Critical Challenges

How do you cope with setbacks?

By reading books. Especially in the beginning. Not everyone has good friends or access to mentors, so you have to make the most of what you have access to. Whenever I felt I was about to quit I would read a chapter of ‘The Magic of Thinking Big’ – I would feel instantly re-energised and reminded as to why I was doing what I was doing. Now that I have progressed as an entrepreneur I have access to mentors. My mentors have taught me lots on the power of generosity. I couldn’t understand why they would pay for my meal or drinks when they were already sacrificing their precious time to advise me. Yet now I’m completely inspired to always be giving and do exactly the same. It may only be 30 minutes of a mentor’s time, but it has the capacity to change your life.

“It may only be 30 minutes of a mentor’s time, but it has the capacity to change your life.”

Success Secrets

What’s your no.1 rule for success?

Small changes. In America we call it ‘The Compound Effect’. It’s rooted in the belief that if you build upon small habits over a long period of time, you’re going to see those big successes. People believe entrepreneurship is about that one ‘aha!’ moment. But nothing can be executed without the right work ethic and discipline. A lot of success in entrepreneurship boils down to self-psychology. The reason people pivot and change their ideas so much is because they don’t trust themselves. They believe others around them are better than they are and become sheep instead of leaders.

“success in entrepreneurship boils down to self-psychology.”

How do you maintain productivity?

The first thing to do is take care of yourself physically. I exercise every night without exception, regardless of how busy I am. Eat healthy food and sleep sensibly. Ignore the people who say they function on 3 hours sleep. They’re idiots. You will actually get more done with 8 hours sleep. The second thing is to understand your biological prime time. There are certain hours in a day where you will more productively. You have to protect those hours. They’re sacred. My biological prime time is between 9 – 1pm. I call it my ‘cave time’. No one can contact me under any circumstance. I work for 90 minutes, then take a 30-minute break, followed by 50 minutes and a 10-minute break, then the same again. Most people hammer away at things but if you want to work effectively it’s super important to take breaks.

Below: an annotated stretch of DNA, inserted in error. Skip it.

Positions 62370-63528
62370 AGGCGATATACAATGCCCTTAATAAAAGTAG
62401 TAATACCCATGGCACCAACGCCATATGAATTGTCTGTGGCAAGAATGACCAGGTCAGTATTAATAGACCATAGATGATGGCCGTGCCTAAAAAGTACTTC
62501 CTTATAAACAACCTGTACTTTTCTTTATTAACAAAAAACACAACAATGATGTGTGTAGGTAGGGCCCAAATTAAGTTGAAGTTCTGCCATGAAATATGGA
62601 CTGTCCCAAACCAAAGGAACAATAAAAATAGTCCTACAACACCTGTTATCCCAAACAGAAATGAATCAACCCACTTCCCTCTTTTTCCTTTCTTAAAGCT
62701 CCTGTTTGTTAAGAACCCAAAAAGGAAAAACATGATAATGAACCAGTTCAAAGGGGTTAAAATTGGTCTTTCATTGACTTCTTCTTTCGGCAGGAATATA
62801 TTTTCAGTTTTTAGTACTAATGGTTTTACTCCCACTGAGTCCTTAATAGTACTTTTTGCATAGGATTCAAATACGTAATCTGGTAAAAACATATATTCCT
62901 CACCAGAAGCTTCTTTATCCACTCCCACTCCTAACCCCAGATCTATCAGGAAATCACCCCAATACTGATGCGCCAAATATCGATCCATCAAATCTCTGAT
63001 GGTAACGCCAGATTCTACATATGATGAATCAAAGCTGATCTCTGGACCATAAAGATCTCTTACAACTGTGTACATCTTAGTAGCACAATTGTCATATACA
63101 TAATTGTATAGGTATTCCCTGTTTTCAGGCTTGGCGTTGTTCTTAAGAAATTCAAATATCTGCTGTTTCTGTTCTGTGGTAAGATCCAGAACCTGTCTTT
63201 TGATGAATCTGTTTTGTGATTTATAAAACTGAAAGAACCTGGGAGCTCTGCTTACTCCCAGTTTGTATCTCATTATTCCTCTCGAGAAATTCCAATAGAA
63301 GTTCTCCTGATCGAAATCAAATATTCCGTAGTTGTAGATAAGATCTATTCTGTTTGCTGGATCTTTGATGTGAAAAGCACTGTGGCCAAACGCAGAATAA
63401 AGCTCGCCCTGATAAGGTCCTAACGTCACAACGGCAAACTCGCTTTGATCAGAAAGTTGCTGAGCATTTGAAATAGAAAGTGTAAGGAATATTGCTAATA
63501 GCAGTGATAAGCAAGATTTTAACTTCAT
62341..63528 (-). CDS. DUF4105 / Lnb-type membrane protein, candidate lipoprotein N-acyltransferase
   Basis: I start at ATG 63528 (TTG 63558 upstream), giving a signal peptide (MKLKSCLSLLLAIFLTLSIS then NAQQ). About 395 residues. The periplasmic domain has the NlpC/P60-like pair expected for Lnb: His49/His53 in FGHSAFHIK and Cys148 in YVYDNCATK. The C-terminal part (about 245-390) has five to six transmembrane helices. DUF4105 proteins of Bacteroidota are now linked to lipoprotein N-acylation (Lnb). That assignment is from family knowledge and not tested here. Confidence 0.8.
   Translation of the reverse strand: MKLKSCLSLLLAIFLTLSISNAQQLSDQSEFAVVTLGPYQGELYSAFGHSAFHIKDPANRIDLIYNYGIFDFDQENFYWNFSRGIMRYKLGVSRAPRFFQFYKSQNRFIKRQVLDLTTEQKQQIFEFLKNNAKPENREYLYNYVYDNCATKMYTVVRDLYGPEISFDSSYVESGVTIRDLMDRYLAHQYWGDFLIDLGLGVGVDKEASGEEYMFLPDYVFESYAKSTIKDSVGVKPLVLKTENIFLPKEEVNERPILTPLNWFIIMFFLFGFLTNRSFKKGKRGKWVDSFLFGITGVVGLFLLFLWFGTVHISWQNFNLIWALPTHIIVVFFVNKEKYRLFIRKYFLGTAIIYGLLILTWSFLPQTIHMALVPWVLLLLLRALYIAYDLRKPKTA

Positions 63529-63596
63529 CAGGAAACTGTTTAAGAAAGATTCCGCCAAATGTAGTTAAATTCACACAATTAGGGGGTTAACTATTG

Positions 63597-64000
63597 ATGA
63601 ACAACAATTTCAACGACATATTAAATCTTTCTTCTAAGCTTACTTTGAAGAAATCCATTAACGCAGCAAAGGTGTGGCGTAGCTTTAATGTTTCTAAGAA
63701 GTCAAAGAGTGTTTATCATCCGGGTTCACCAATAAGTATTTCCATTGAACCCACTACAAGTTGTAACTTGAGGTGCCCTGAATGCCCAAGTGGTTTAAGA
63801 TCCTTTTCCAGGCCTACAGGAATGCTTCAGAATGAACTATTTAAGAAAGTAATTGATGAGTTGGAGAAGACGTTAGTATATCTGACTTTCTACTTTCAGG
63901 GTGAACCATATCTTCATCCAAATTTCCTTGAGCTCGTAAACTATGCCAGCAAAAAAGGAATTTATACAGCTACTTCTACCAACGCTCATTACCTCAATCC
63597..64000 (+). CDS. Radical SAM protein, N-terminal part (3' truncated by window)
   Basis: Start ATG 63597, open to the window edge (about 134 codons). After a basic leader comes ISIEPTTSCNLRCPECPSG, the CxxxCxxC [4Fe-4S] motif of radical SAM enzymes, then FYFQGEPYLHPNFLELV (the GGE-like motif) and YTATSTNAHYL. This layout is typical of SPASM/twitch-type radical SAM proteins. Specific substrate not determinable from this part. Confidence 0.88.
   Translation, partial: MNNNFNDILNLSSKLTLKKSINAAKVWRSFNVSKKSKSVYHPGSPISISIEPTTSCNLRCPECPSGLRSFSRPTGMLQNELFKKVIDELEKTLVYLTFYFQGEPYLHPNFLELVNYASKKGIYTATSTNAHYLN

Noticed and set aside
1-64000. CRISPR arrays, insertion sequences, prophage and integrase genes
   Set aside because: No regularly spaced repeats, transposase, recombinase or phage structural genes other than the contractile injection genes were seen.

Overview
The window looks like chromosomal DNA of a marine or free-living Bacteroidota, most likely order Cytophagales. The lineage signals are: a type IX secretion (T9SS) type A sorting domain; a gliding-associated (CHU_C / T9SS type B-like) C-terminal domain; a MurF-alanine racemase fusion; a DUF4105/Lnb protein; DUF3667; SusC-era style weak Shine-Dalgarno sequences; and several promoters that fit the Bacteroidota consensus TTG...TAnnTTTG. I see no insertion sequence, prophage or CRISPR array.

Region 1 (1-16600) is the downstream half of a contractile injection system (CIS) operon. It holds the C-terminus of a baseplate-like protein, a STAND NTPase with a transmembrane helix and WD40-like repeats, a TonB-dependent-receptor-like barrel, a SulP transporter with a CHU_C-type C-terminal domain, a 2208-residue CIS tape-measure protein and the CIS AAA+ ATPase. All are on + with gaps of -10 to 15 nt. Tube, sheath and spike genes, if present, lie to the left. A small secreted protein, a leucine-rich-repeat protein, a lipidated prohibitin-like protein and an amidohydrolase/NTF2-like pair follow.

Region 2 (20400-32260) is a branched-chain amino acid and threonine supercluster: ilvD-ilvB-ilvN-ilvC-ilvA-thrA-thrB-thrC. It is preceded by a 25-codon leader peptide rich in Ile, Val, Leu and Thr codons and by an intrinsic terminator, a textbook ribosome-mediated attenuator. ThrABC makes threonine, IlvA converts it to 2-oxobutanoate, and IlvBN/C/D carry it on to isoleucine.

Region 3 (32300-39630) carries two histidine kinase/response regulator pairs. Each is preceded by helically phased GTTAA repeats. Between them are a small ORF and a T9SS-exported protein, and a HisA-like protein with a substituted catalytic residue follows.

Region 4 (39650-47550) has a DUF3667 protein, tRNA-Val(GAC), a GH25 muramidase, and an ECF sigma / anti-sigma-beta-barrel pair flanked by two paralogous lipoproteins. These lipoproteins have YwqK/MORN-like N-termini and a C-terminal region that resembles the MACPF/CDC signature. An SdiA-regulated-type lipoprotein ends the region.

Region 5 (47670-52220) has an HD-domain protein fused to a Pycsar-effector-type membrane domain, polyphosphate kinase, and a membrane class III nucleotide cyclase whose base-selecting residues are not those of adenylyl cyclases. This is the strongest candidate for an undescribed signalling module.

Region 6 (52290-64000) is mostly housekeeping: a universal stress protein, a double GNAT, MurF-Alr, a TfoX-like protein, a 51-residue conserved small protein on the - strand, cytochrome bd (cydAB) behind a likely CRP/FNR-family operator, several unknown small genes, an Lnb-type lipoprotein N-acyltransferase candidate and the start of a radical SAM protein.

“Ignore the people who say they function on 3 hours sleep. They’re idiots. You will actually get more done with 8 hours sleep.”

Rebel Wrap Up

What moment would you go back to and what would you tell yourself?

Graduation day. This was a pivotal moment in my life. I’d tell myself that college is a new beginning. Anything I want to do, I can do, with enough time and attention. Be true to yourself. Always work hard and think bigger.

What was the best piece of advice you ever received?

If you want to succeed faster, fail twice as fast. One of my mentors taught me this. I’m always looking for that magic bullet but it really is a case of working harder and failing faster.

“If you want to succeed faster, fail twice as fast.”

If you could change one law what would it be?

I would allow everyone to marry whoever they want. A person’s sexual orientation is none of the Government’s business. I would also enforce a law for voting to be mandatory. The requirement to vote would also include some kind of education system for voters whereby they learn to understand what each candidate stands for.

What does entrepreneurship mean to you?

Being able to create value in this world and get paid for it.

What advice would you give to anyone listening?

It’s not too late for you to become an entrepreneur. If you want to become successful, you need to understand that it happens internally. Don’t blame outside circumstances and don’t find excuses; you can achieve anything you want, but it begins within yourself.

“If you want to become successful, you need to understand that it happens internally. Don’t blame outside circumstances and don’t find excuses; you can achieve anything you want, but it begins within yourself.”

 

About The Author

Megan Hanney
Contributor

Megan is a valued rebel contributor. Her mission is to show that anyone with grit and determination has limitless potential to get to where they want to be, regardless of circumstance. Megan thrives in the start-up ecosystem and embraced her entrepreneurial streak after launching WeWork's first two co-working spaces in London's tech city. She broke the company into the UK market and launched their second location at 100% capacity before opening; the first time this had ever happened in WeWork's global history.

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  • I like your beliefs Charles! Success absolutely starts with the internal.

    Nice interview!

    Sam